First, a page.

Important Notice and Disclaimer

It is very important that you appreciate when viewing the AWA database that the information contained on the AWA database, including but not limited to pedigree, DNA information, Estimated Breeding Values (EBVs) and Index values, is based on data supplied by members and/or third parties.

Whilst every effort is made to ensure the accuracy of the information reported through AWA, AWA officers and employees assume no responsibility for its content, use or interpretation. AWA disclaims all liability (including without limitation, liability in negligence) for all expenses, losses, damages and costs you may incur as a result of the use by you of the data on this AWA database and the information supplied by ABRI and AGBU being inaccurate or incomplete in any way for any reason.

Regarding EBVs and Index values, it is very important to appreciate, and you need to be aware that:

  • EBVs are derived using Wagyu Single Step BREEDPLAN technology developed independently by the Animal Genetics and Breeding Unit (AGBU), using the information contained within the AWA database.
  • AGBU is a joint venture of NSW Department of Primary Industries and the University of New England, which receives funding for this purpose from Meat and Livestock Australia Limited.
  • AWA relies solely on advice provided by AGBU and ABRI in accepting Wagyu Single Step BREEDPLAN software.
  • EBVs published in Wagyu Single Step BREEDPLAN are estimates of genetic potential of individual animals and may not reflect the raw animal phenotype.
  • EBVs can only be directly compared to other EBVs calculated in the same monthly Wagyu Group BREEDPLAN analysis.

Regarding pedigree and DNA testing results submitted to the AWA, it is very important to appreciate, and you need to be aware that:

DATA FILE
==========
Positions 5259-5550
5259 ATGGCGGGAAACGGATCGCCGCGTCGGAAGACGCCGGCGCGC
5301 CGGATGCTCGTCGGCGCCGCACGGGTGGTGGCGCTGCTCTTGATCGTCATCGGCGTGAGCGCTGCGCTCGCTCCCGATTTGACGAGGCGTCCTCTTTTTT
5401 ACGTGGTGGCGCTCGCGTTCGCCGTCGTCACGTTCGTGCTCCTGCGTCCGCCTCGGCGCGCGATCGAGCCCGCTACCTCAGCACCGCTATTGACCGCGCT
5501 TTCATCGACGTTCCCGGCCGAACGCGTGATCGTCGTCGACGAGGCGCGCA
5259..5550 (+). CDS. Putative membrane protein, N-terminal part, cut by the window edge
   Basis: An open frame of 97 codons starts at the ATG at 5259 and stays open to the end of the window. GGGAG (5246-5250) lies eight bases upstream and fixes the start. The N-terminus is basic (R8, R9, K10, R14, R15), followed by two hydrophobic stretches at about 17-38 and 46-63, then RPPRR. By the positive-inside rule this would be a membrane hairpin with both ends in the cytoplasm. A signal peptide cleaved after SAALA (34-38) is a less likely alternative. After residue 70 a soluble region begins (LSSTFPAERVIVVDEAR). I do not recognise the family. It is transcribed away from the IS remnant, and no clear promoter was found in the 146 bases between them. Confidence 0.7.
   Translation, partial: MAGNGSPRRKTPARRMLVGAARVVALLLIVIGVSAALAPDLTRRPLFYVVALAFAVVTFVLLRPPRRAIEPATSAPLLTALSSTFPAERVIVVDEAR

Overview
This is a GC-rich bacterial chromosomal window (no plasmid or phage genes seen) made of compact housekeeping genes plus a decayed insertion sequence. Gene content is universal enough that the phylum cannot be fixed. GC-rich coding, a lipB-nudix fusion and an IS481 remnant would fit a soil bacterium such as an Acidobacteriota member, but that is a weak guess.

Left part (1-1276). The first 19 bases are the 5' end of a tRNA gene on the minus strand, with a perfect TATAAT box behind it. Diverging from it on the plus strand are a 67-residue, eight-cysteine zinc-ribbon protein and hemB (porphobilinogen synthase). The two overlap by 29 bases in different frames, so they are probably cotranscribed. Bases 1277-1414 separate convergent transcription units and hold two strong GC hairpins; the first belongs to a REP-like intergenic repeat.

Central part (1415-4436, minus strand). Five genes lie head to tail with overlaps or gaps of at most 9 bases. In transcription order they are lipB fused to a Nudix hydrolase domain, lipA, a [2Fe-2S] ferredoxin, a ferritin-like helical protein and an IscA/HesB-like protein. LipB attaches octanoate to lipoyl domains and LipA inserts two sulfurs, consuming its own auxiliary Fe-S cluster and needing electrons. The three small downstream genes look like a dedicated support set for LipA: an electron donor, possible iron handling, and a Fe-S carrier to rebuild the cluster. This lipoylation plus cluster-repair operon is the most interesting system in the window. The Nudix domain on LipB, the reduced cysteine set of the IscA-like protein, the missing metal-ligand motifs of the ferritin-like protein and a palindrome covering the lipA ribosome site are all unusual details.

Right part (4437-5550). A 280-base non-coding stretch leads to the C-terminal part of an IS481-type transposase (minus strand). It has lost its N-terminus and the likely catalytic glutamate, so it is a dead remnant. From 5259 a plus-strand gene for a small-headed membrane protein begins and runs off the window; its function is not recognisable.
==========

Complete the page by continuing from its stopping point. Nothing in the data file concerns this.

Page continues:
• Pedigree and DNA data submitted and supplied to AWA may have errors in it which cannot be detected without further DNA testing.
  • Technology may have advanced since a particular test was undertaken so that previous inaccuracies which were not detectable are now able to be detected by current testing technology.
  • AWA estimates that less than 1% of the pedigree entries, ownership or breeding details in the AWA Herdbook may have errors or which may be misleading. For this reason, users ought to consider if they need to obtain independent testing of the relevant animal (if possible) to ensure that the data is accurate.

Regarding prefectural content, it is very important to appreciate, and you need to be aware that:

  • Prefectural content is based on the estimation of prefectural origin from Japanese breeding records of 201 foundation sires and 168 foundation dams.  As genotype-based parent verification is not used in Japan, and full Japanese registration certificates are not available for all foundation animals, exact prefectural composition for these sires and dams cannot be validated.
  • The calculation of prefectural content for Australian Herdbook animals relies on the accuracy of pedigree records and DNA samples provided by AWA members.
  • The reporting of prefectural content for animals within the AWA Herdbook relies on the calculation provided by ABRI.

If you consider that you do not understand or appreciate the nature and extent of the data provided on this website or the EBVs of a particular animal, then AWA strongly recommends that you seek independent expert advice.